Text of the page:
MANILA, Philippines (UPDATED) – Legislators are now debating over the proposed Bangsamoro Basic Law (BBL) at the plenary, as the bill enters the period of interpellations before its 2nd reading approval.
On Tuesday, May 29, 5 Mindanaoan lawmakers delivered their sponsorship speeches for House Bill (HB) No. 6475, which seeks to abolish the Autonomous Region in Muslim Mindanao and create in its place a new Bangsamoro region. (READ: Lawmakers contest opt-in clause, fiscal autonomy, autonomous uniformed services in BBL)
The proposed BBL’s sponsors at the House are the following:
- Maguindanao 1st District Representative Bai Sandra Sema, deputy speaker
- Tawi-Tawi Representative Ruby Sahali, special committee on peace, reconciliation, and unity chairperson
- Lanao del Sur 2nd District Representative Mauyag Papandayan Jr, Muslim affairs committee chairperson
- Anak Mindanao Representative Amihilda Sangcopan
- South Cotabato 1st District Representative Pedro Acharon Jr, local government committee chairperson
After being sponsored at the plenary floor, HB 6475 will go through a period of amendments or when lawmakers will interpellate the bill sponsors. Lawmakers will then vote on the measure on 2nd reading.
President Rodrigo Duterte already certified the bill as urgent, which means the House and the Senate can approve the proposed BBL on 3rd and final reading on the same day they approve it on 2nd reading.
Both chambers are targeting to approve their versions of the bill on 3rd and final reading by Wednesday, May 30.
Read below selected paragraphs from the House sponsorship speeches on the BBL:
Maguindanao 1st District Representative Bai Sandra Sema
“This proposed measure is a blessing for all of us for this came at [a] time when we have a president who comes from Mindanao who knows the situation on the ground. We choose life rather than death, blessings rather than curses. This is our opportunity to make things right as our leaders in the past provided a military solution to a non-military problem. Now, we solve this political problem with a political solution. And all of us here will go down in history as being part of those who have helped solved the peace and order problem in the Bangsamoro homeland.”
Tawi-Tawi Representative Ruby Sahali
“I am confident that when history will come to judge us for what we are doing now, we will be long remembered for taking a valiant stand to fight for the legacy of our forebears, and the future of our children.
“Now, we are at the crossroads of our legislative journey, as the proposed bill is now in the hands of Congress. Before you make your final stance, let me appeal to you to remember the historical injustices that the Bangsamoro people have endured throughout the century. Injustices which have subjugated our religion and culture. Injustices which have stunted our economic and social growth. Injustices which have cost countless innocent lives… and injustices which have obviously fueled the rise of a new breed of radicalism.
“My dear colleagues, a vote for the Bangsamoro bill is not only a vote for the Bangsamoro people. It is a vote for the entire nation, a vote for the Filipino people, regardless of religion, culture, and political persuasion. In passing this bill, it will be an affirmative action to correct centuries of neglect and injustice on our people in Mindanao.”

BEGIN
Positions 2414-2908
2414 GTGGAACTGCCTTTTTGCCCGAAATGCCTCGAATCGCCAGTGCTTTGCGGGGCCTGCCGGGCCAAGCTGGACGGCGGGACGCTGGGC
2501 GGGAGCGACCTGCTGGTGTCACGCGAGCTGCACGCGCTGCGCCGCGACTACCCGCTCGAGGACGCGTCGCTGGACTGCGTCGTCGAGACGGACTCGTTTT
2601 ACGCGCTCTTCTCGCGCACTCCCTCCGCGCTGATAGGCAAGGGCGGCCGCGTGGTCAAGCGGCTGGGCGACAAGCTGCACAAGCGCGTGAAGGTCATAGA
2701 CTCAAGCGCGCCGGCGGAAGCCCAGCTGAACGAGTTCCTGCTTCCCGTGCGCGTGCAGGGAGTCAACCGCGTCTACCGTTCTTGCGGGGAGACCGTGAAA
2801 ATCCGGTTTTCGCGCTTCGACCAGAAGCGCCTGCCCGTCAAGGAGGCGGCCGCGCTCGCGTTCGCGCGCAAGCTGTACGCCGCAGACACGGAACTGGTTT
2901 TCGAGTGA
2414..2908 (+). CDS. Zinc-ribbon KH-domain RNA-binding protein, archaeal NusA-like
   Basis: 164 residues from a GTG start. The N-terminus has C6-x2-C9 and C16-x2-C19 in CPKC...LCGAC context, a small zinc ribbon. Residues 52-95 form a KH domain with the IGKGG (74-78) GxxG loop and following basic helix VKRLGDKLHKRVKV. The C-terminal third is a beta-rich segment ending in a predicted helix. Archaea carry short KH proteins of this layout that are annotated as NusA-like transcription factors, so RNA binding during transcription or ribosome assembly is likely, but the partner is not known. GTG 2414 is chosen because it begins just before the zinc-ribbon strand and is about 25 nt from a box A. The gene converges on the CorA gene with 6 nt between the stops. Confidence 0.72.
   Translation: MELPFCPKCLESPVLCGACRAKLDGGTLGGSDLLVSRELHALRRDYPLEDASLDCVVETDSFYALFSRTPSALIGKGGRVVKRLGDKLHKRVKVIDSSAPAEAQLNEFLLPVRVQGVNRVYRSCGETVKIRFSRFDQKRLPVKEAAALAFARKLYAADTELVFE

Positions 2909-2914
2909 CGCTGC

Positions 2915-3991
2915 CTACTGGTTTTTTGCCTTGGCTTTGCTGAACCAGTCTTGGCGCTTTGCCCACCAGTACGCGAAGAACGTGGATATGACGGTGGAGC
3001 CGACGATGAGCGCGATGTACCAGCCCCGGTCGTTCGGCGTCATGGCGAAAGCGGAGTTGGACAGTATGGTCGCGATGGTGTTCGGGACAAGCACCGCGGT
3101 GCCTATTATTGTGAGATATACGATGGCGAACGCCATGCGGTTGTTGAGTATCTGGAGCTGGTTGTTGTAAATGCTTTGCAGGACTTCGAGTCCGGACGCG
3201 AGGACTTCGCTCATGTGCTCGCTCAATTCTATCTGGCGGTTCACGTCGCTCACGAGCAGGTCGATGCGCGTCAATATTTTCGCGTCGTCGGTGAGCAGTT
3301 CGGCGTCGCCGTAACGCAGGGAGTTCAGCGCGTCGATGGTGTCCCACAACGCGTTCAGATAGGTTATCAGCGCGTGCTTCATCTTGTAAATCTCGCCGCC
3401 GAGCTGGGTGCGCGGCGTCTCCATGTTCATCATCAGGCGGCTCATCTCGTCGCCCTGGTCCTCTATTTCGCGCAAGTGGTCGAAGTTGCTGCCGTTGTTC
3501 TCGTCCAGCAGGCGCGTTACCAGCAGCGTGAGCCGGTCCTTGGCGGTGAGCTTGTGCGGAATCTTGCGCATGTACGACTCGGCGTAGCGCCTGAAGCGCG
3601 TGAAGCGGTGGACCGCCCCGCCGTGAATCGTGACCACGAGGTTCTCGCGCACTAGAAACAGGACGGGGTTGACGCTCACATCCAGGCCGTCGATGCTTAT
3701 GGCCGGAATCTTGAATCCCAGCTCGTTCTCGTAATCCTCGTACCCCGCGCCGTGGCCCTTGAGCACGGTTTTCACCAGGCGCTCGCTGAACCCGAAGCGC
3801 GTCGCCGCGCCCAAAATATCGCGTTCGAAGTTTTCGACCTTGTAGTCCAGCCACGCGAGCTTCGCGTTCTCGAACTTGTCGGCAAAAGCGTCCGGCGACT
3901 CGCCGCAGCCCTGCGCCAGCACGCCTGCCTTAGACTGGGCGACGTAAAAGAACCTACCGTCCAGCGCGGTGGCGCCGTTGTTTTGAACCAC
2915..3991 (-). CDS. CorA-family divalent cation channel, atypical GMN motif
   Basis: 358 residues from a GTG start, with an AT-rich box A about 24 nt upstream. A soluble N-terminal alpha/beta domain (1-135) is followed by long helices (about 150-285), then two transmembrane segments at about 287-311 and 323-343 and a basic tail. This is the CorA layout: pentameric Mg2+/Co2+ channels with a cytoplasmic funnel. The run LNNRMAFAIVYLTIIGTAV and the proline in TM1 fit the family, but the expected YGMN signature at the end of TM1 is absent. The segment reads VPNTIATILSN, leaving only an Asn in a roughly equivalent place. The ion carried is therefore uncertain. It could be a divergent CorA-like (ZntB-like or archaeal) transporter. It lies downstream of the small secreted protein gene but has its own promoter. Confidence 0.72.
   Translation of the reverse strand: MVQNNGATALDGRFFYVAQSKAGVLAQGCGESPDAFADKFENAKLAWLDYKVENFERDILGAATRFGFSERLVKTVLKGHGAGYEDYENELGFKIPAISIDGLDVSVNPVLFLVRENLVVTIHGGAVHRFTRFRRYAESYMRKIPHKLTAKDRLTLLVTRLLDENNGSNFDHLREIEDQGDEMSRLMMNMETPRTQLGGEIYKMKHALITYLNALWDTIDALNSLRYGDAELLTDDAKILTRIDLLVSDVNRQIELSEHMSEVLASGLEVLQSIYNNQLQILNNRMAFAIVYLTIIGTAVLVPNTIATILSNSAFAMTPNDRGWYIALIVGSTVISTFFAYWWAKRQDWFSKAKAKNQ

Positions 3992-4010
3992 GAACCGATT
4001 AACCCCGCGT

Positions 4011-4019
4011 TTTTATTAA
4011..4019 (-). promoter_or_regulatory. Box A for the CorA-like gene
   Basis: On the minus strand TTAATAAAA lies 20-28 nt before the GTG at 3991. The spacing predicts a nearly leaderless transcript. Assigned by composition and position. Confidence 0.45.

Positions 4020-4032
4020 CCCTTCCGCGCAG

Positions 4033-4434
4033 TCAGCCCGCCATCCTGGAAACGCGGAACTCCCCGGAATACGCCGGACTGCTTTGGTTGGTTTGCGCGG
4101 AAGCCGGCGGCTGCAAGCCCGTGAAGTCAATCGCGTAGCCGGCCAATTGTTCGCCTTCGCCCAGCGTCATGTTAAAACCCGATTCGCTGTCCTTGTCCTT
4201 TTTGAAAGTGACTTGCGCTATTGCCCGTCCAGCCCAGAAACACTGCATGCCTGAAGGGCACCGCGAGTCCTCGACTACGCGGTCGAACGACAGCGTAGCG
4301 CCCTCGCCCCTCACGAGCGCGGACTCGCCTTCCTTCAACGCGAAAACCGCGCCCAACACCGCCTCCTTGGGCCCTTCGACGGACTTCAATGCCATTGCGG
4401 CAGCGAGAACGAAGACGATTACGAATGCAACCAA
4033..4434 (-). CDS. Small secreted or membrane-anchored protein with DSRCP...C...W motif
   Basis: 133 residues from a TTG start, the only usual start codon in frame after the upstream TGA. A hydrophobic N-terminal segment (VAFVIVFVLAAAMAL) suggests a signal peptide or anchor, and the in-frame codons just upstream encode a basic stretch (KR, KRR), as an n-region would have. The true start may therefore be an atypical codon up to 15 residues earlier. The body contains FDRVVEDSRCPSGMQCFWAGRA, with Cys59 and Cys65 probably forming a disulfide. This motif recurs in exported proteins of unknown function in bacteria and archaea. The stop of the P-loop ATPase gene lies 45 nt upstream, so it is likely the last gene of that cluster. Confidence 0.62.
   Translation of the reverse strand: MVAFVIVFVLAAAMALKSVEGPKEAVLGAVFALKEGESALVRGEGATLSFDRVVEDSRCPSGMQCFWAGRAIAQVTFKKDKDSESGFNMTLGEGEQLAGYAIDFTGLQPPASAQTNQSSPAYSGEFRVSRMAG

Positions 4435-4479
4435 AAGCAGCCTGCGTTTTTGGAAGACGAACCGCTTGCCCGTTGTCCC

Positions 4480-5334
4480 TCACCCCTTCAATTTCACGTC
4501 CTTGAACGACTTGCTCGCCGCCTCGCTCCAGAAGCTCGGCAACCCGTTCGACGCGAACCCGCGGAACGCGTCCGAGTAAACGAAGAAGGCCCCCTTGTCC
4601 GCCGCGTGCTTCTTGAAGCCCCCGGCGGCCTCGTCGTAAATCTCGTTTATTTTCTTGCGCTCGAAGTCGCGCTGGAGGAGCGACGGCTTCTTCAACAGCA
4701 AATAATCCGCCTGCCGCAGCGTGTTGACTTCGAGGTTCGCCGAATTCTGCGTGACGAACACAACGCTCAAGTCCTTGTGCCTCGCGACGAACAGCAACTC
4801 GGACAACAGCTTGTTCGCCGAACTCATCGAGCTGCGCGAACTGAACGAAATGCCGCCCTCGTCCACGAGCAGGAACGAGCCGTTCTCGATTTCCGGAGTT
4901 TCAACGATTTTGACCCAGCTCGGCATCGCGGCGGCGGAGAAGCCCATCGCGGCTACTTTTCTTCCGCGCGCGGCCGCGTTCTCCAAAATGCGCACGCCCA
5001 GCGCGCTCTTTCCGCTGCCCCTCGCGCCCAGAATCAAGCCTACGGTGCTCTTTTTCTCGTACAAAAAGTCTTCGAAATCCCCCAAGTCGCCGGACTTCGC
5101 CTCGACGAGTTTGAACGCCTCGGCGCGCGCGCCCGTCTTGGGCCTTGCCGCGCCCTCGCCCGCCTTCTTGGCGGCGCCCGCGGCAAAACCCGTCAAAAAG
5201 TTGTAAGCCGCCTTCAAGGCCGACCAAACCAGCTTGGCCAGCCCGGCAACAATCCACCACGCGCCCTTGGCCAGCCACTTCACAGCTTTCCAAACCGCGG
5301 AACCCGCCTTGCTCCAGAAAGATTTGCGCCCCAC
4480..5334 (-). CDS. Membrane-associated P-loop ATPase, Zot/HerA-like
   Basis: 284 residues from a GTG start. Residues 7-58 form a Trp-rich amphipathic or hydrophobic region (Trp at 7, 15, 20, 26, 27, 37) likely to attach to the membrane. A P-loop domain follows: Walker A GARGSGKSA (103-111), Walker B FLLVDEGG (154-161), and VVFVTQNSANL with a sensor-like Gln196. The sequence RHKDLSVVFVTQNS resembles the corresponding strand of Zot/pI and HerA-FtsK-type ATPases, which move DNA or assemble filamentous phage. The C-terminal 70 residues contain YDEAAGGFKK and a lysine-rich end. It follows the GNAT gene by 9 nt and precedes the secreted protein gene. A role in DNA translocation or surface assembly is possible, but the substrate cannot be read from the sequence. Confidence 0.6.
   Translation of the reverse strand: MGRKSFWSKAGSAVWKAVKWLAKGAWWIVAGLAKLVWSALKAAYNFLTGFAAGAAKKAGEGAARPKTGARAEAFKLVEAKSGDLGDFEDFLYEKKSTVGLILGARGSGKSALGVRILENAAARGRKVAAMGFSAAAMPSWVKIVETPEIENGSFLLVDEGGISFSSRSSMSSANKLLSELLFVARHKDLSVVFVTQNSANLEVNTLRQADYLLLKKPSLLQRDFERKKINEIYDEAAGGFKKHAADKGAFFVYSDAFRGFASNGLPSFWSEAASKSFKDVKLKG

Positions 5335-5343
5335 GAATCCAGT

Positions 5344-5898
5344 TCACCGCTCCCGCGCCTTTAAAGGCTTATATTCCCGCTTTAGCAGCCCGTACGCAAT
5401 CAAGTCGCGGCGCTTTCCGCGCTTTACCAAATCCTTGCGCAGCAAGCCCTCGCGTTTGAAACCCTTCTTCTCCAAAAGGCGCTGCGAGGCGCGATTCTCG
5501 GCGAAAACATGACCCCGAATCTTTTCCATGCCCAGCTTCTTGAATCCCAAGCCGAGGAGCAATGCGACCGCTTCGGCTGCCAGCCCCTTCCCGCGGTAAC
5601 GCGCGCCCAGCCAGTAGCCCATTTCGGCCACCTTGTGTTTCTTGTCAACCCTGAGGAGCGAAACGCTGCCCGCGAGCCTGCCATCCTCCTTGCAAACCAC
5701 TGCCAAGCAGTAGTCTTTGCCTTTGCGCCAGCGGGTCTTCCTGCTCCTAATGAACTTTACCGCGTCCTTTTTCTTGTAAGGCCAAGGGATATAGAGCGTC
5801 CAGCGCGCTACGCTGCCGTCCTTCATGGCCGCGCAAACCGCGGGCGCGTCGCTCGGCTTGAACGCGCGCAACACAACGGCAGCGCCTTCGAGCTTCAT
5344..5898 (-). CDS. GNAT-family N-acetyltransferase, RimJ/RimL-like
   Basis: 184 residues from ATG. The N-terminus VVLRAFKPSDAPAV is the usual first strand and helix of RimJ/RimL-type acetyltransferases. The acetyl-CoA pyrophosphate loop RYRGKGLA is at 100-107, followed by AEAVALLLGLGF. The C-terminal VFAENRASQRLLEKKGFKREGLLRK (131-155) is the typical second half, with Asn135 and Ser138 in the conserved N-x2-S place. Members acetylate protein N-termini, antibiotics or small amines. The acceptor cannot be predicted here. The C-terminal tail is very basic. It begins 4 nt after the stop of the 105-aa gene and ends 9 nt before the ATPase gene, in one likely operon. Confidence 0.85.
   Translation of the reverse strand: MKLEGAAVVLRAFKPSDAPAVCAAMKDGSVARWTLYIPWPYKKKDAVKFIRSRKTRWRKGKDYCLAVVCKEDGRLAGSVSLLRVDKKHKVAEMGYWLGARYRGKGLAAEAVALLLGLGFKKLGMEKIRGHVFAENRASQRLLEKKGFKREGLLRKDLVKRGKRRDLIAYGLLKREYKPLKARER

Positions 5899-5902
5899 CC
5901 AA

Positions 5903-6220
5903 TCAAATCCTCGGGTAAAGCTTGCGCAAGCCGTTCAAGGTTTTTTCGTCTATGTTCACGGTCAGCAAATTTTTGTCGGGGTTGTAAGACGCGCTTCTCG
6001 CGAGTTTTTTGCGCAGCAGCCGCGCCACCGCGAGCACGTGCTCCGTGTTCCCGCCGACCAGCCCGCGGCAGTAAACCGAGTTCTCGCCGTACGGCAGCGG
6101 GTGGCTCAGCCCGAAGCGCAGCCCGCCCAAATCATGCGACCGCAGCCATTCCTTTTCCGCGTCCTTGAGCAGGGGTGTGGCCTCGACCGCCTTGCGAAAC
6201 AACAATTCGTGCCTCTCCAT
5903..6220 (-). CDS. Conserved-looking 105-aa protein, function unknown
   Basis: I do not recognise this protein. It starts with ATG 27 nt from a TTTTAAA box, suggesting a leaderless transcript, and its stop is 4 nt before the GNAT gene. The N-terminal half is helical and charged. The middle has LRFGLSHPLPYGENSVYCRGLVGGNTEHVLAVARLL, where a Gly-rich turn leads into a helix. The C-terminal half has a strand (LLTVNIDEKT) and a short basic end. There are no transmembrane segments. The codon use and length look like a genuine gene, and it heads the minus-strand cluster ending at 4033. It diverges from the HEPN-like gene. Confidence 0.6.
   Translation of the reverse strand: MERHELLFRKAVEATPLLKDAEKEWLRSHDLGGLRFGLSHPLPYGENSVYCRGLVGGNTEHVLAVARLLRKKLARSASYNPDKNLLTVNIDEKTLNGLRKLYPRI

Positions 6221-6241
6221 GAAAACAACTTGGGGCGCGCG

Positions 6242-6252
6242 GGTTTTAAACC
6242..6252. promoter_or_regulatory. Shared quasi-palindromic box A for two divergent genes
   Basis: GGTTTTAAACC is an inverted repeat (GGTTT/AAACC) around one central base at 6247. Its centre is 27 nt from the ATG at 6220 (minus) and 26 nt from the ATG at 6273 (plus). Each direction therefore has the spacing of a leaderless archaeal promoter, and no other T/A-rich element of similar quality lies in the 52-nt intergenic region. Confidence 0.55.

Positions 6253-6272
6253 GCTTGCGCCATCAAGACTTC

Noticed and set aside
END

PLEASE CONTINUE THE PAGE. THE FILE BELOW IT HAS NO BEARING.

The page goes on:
Lanao del Sur 2nd District Representative Mauyag Papandayan Jr
“It is certain that we shall not have peace through war. It is certain that there is a historical injustice to the Muslim people that we in government are bound to correct. It is certain that the time to do this is now, or the consequences of inaction will weigh heavily on us, who are duty-bound to steer the course of our country to the road of peace and prosperity.
“We have continued what the 16th Congress began but was not able to finish. With government and people’s support, it is now time to come together and make this piece of proposed legislation a reality.”
Anak Mindanao Representative Amihilda Sangcopan
“We pray for the opportunity to address the historical injustices against the Bangsamoro people, to change the narrative of oppression that is one of the most visible threads that run throughout our history. We seek to weave in narratives of social justice, respect, and recognition from hereon.
“It is time that the rest of the Philippines learn what we have been taught as the history and narrative of the Bangsamoro, and to acknowledge it as part of their own. This is our contribution to this diverse and colorful country we are all part of. It would be so good to know that we, too, have a place alongside all of you.
“May our Ramadan prayers for peace be answered with the good news of the passage of the BBL into law, in sha Allah.”
South Cotabato 1st District Representative Pedro Acharon Jr
“Philippine law and jurisprudence, including agreements by the government of the Philippines with the MNL and MILF, recognize the indigenous Muslim communities of Mindanao, Basilan, and Tawi-Tawi as the Bangsamoro people.
“Their culture, religion, history, and civilization appears distinctly unique from the rest of the country colonized and homogenized by Spain, and later by America; however, this uniqueness does not make them separate from us Filipinos.
“This distinction does not make them separate from or protagonists of the rest of all other Filipinos or the Philippine state, but as ‘equal historic communities’ that must co-exist and work together to strengthen a common sovereign state.”